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« Black Milk: On Writing, Motherhood and the Harem Within, by Elif Shafak, translated by Hande Zapsu | Main | merry christmas! »

Saturday, 21 December 2013

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vicki (skiourophile / bibliolathas)

Perhaps the boot with the hole that doesn't leak represents the sort of miraculous luck one needs to marry well? (Tho it doesn't work, of course - in that sense a bit like testing witches by 'drowning'.) This is such an odd story, isn't it? - among very many other aspects, the motif of the paper dress intrigues me (I wonder why it isn't rags? - keeping up appearances?!). I hadn't read this one before, so thanks for introducing it - and Merry Christmas!

Helen

I like that idea about the boot very much, vicki! The paper dress is odd, would a fairly humble family like that have had so much paper to hand? Perhaps the good girl was an avid reader and her stepmother punished her by sewing her books into a dress...

Merry Christmas to you too, ay it be filled with fantastic books. It's been lovely meeting you (this year, I think?) and discovering your web-log.

Catie

It's interesting that at the start of the story the girls know each other and seem to possibly be friends (going for a walk together and all) and then they split so suddenly into these strong archetypes- I feel a bit sad for their friendship there. And did the girl want milk to wash in and water to drink, or was she just being obedient in repeating the story to her father? The story seems to start so ambiguously and end quite unambiguously.

Also- hooray for fairy tales, and Merry Christmas! :)

Helen

What good observations, Catie! They made me wonder about female friendship in the Grimms' tales: I haven't found much so far. I mean friendships between ordinary girls or women. There are the sisters Snow White and Rose Red, and the Twelve Dancing Princesses. Can you think of any more?

Merry Christmas to you too, Catie, it's so nice to have met you! And yes, hooray for fairy tales!

litlove

How lovely to have you writing about fairy tales again - but never fear. I don't know how anyone with a full time job and a young family manages to blog at all, let alone with the intelligence and thoughtfulness that you do! For some reason this story makes me think about an article I read online today that wondered where all the strong female leads have gone on television, asking: 'Where are the daughters of Buffy?' The article argued that there were no female friendships on view these days, and my immediate reaction was that strength, as we are encouraged to admire it, comes only in the masculine model, which is that of the lone ranger. So strong women inevitably become women who act alone. But reading this made me think about a different, older model, which suggests only one girl may triumph by finding the 'right' answers to the cultural challenges. Hmmm, haven't got any further with my thinking than this, but it's all a very intriguing conundrum.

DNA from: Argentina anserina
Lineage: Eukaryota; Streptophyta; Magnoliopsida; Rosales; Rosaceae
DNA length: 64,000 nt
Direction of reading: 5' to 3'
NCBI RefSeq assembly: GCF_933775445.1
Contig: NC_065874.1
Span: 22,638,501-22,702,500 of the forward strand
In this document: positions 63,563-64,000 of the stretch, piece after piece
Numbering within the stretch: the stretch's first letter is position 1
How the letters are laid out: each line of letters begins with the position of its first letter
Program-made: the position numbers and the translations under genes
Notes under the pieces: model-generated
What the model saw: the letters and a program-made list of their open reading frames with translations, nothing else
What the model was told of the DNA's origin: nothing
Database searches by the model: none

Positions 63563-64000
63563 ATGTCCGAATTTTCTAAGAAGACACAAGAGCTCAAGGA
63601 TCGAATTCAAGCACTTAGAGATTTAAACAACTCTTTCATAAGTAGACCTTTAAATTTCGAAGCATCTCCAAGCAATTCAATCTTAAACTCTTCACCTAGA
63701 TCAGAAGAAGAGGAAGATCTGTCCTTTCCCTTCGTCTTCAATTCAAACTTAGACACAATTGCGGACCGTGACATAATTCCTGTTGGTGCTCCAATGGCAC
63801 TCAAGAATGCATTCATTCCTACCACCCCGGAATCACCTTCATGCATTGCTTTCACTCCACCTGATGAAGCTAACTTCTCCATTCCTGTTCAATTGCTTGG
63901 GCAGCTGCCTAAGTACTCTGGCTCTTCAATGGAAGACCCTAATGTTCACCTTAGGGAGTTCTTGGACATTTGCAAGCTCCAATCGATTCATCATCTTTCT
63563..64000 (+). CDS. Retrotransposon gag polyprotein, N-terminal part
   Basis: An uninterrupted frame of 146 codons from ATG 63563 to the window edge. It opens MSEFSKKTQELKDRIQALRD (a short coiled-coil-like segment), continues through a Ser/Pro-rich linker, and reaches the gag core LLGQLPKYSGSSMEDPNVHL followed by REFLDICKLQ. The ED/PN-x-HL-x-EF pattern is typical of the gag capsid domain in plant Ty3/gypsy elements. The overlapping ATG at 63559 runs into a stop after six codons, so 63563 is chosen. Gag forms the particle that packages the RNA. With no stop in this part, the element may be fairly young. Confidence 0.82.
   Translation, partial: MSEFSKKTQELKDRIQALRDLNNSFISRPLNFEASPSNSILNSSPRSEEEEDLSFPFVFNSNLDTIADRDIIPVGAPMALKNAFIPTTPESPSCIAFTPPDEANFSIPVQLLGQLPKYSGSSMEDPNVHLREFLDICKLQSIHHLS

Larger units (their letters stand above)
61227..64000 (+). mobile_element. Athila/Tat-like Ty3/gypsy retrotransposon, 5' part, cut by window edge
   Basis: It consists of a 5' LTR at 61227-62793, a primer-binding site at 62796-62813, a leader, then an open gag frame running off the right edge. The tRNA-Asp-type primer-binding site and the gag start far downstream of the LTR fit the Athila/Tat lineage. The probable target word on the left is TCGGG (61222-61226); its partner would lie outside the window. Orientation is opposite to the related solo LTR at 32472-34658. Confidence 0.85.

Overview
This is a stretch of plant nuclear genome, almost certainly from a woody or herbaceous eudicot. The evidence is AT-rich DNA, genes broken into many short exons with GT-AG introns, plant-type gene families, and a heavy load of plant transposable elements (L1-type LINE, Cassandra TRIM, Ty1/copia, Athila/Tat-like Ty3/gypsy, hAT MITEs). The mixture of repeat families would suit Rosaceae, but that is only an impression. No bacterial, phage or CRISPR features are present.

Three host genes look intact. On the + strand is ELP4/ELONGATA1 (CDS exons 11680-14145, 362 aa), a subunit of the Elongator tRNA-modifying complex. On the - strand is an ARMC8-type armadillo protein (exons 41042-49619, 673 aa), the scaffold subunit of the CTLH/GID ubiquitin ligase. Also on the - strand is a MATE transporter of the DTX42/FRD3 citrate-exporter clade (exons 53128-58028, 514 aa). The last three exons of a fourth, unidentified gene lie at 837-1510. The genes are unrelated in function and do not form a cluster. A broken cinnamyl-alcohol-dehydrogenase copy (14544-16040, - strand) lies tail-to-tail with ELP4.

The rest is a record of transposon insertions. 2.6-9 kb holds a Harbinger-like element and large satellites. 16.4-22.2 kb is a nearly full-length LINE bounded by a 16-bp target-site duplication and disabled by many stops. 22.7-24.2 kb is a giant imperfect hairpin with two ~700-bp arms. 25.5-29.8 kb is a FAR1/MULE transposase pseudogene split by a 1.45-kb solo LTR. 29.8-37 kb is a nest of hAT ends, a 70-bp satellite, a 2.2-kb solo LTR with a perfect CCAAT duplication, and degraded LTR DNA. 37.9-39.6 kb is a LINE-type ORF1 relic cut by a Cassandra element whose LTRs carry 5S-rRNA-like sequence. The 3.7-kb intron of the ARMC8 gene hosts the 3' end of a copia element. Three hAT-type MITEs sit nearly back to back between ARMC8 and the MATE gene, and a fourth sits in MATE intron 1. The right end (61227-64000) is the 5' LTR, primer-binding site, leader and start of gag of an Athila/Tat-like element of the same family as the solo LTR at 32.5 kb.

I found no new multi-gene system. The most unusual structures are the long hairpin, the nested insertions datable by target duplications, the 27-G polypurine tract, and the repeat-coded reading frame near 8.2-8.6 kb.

Helen

Goodness, I don't know either, litlove (I only work part-time!), in fact I don't know how such people manage to function at all, they are all marvellous. And it does take me HOURS to put together a short post, although not quite as long as when I started here.

You always have something kind and something perceptive to write in your comments... I'm slightly horrified that Buffy might be old enough to have daughters (!), and I can't say much about what's on television since I don't really watch it (I know that looks pompous, but I don't), but if what that article claims is true, it's depressing. I agree that strength tends to be seen in terms of masculinity, and I have the feeling, which I can't properly justify, that while sometimes girls are given role models of strong, kick-ass, 'masculine' heroines in fiction or film, these roles aren't supported by the general culture and so they're just there to kind of soak up girls' fantasies, after which they're supposed to go back to normal life. Which does at least give girls more options than the sisters in this story, even if they're not encouraged to be 'too' strong.

Maybe there never was a sisterhood? Certainly the young women in the Grimms' fairy tales seem often to be in competition with each other - for parental affection, for a husband. Anyway, I agree with you about one girl having the 'right' answers, and sometimes they seem to be as a result of her kindness, and sometimes as a result of her cunning.

Catie

I can't think of any other fairy tales with female friendships- but then I guess as litlove points out they're pretty rare in modern fiction as well.

It's been lovely to meet you too- and have a wonderful new year!

Helen

Happy New Year, Catie! :)

Christine Harding

I've always thought having gold coins drop from one's mouth sounds as uncomfortable as the toads, and must have made life very uncomfortable! Perhaps what we need is a Carol Duffy 'World's Wife' style interpretation of the Grimm Tales...

Helen

I agree, Christine! Uncomfortable, and inconvenient too. I love the idea of a World's Wife sort of interpretation of the Grimms. I was just thinking that this story is one of the less famous tales, and wondering why some are more famous than others. Perhaps it contains too many elements which are common to other stories, and too few to really identify it (gingerbread house, hundred-year sleep, etc.)?

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